Given that most business software is delivered over the Internet, your choice of computer doesn't matter much. So pick one that won't be a pain to take to a meeting at Starbucks and that won't run out of juice halfway through your PowerPoint deck. The MacBook Air ($1,499) and the Dell Vostro V13 ($669) both look good and fill the bill.
A Skype headset will give you better sound quality than a landline phone, not to mention the use of both hands. We like the Freetalk Everyman ($23; $80 for the wireless model).
The massive library of apps for Apple's iPhone 3GS makes it a good choice ($199 with a two-year contract with AT&T). But, with a growing app library and a choice of cell-phone networks, Google's Android operating system is catching up fast. We especially like the handsome Motorola Droid ($200 with contract from Verizon).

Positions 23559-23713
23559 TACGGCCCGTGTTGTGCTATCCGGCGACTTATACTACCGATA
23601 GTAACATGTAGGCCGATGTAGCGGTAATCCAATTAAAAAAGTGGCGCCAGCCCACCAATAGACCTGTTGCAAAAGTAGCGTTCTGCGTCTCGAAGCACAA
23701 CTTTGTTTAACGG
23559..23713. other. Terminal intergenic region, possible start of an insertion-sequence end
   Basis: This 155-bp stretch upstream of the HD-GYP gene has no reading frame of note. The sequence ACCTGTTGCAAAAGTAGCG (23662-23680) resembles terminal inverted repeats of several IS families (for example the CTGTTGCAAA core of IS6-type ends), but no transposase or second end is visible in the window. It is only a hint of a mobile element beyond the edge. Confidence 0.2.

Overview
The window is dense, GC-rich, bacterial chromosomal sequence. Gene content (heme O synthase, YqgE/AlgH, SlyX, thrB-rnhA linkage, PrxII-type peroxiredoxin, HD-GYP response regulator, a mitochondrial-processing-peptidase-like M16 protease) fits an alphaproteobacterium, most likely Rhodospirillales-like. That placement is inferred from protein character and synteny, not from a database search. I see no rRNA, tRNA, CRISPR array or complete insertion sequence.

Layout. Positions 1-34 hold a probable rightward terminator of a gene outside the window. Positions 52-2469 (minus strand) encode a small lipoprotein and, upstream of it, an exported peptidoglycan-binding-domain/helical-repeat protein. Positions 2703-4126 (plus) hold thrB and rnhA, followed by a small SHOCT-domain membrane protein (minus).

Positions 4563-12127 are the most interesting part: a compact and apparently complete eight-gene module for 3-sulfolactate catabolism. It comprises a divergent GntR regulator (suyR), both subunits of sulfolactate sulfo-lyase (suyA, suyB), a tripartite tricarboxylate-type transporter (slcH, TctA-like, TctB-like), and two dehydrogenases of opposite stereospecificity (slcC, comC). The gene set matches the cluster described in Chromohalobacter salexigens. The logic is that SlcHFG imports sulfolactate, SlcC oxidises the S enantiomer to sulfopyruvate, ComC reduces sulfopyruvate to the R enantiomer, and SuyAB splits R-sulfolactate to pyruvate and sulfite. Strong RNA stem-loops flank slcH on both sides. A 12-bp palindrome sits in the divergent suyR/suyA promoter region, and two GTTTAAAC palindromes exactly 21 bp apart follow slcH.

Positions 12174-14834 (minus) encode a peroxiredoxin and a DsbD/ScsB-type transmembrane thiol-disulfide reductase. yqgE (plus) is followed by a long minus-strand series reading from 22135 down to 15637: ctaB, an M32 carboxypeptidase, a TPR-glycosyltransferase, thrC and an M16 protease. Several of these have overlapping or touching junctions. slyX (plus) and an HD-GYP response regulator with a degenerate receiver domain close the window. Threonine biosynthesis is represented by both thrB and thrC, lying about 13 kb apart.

Sprint's Overdrive ($100 after rebate with two-year contract) allows up to five of your employees to get online at the same time and gives you access to faster WiMAX networks.
Your built-in laptop camera will work fine for casual use. But if you plan on marathon video chat sessions, invest in a Logitech Pro 9000 ($99), which delivers clear sound and a crisp picture, even in dim light.